Gloucestershire council library case cost £95,000
- 25 January 2012
- From the section Gloucestershire
A judicial review into a decision to withdraw funding for 10 libraries in Gloucestershire cost the Conservative-run county council almost £95,000.
The authority said it spent £36,000 on "in-house labour" and £59,000 on expenses including barristers' fees.
In November, the High Court ruled the cuts were unlawful as the council had not complied with equity laws.
Liberal Democrat Jeremy Hilton said ignoring their concerns would now cost the council more than £100,000.
Mr Hilton added that the council would also have to pay the campaigners' legal fees.
"This is another example of bad policy making. We called in the plans last February following our concerns over its legality.
"If they [the Conservatives] had listened they wouldn't have these legal costs."
A spokesperson for Gloucestershire County Council said it did not want to respond to Mr Hilton's comments, but in a statement said: "We have taken on board the judge's ruling and our focus now is in developing a new library strategy that really works for Gloucestershire.
"I'd encourage everyone to have their say once the public consultation starts on Monday."
Since the High Court decision, a new plan has been submitted which would save £1.8m from the service.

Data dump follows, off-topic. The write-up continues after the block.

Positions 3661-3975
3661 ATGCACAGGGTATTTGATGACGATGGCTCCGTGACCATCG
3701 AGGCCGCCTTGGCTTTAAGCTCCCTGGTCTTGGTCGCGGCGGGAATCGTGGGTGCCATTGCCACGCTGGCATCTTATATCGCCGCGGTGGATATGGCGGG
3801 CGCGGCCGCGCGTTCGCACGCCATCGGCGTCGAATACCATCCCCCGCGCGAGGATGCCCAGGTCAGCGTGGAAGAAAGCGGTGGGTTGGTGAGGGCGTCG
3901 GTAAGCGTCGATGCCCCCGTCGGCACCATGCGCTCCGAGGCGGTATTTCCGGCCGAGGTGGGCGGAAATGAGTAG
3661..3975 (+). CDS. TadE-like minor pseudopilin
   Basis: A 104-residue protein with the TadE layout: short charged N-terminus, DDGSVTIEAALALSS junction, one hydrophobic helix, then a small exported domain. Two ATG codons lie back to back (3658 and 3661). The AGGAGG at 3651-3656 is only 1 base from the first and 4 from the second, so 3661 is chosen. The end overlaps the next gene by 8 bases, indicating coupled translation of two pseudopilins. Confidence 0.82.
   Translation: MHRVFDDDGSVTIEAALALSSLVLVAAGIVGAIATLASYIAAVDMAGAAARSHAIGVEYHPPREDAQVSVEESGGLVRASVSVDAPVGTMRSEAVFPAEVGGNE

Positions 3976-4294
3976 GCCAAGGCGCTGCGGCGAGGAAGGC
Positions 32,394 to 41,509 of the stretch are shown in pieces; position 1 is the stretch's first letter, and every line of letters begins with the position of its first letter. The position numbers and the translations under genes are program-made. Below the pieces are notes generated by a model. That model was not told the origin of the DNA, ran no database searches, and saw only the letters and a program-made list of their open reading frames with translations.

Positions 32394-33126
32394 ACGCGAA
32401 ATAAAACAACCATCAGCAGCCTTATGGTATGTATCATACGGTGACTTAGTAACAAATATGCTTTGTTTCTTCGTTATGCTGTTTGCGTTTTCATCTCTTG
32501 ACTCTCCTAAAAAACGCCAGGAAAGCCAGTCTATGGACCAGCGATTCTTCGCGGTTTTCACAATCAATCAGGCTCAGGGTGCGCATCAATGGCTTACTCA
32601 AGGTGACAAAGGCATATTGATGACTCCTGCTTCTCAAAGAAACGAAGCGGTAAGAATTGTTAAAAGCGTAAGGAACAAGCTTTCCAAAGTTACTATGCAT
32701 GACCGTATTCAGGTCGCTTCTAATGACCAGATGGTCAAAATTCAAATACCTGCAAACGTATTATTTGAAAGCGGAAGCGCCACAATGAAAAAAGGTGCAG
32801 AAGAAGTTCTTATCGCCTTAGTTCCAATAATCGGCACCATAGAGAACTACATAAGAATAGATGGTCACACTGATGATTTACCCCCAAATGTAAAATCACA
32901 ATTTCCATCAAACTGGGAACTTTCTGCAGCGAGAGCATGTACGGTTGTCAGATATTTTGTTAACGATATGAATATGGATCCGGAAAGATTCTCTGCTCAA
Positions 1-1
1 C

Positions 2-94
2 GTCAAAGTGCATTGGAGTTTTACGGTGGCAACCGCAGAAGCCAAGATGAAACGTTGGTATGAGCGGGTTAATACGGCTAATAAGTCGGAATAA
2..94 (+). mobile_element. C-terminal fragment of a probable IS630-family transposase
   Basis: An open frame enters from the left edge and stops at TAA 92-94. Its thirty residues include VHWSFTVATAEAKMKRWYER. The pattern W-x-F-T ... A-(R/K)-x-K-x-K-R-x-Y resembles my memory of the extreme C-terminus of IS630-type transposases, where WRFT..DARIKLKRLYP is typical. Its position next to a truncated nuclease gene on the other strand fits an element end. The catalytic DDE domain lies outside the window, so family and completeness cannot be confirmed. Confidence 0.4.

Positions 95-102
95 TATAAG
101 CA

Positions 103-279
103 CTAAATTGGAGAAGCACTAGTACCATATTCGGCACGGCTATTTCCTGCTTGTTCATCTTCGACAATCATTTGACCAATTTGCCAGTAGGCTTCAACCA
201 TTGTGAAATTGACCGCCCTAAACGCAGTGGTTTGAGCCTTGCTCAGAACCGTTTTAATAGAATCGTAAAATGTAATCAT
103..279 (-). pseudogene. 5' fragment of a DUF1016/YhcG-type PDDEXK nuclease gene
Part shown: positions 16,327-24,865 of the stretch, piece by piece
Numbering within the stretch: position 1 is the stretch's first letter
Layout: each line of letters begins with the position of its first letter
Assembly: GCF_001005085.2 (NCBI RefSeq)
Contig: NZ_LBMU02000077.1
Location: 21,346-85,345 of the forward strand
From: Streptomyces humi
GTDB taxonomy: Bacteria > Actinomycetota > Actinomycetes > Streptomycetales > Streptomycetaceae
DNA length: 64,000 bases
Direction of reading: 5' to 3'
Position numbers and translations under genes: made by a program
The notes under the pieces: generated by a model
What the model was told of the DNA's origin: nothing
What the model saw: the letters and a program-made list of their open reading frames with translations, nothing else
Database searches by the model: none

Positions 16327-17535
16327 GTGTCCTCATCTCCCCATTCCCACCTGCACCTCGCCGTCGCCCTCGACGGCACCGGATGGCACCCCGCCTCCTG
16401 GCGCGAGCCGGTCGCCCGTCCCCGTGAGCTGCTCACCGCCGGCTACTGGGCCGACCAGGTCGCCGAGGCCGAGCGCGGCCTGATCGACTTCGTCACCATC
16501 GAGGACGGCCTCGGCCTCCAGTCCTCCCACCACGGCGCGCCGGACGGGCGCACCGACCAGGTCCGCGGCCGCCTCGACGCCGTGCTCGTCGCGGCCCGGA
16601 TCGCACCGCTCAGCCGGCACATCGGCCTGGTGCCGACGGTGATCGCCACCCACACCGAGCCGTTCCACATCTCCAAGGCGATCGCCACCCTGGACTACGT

The plan would see funding stopped for seven libraries.
The new scheme - which is subject to a six-week consultation - will see Matson and Tuffley libraries in Gloucester stay open.
Hesters Way, in Cheltenham, would also continue to be staffed.
At the court case, campaigners had argued the council had to provide a "comprehensive and efficient" library service under the 1964 Museums Act.
But the authority argued that a comprehensive service did not mean blanket coverage over a geographical area.
The figures, which were revealed through a Freedom of Information request by the BBC, do not include legal costs for the campaigners which the council will also have to pay.
Somerset County Council, which was also involved in the case, revealed on Tuesday its costs were £70,000.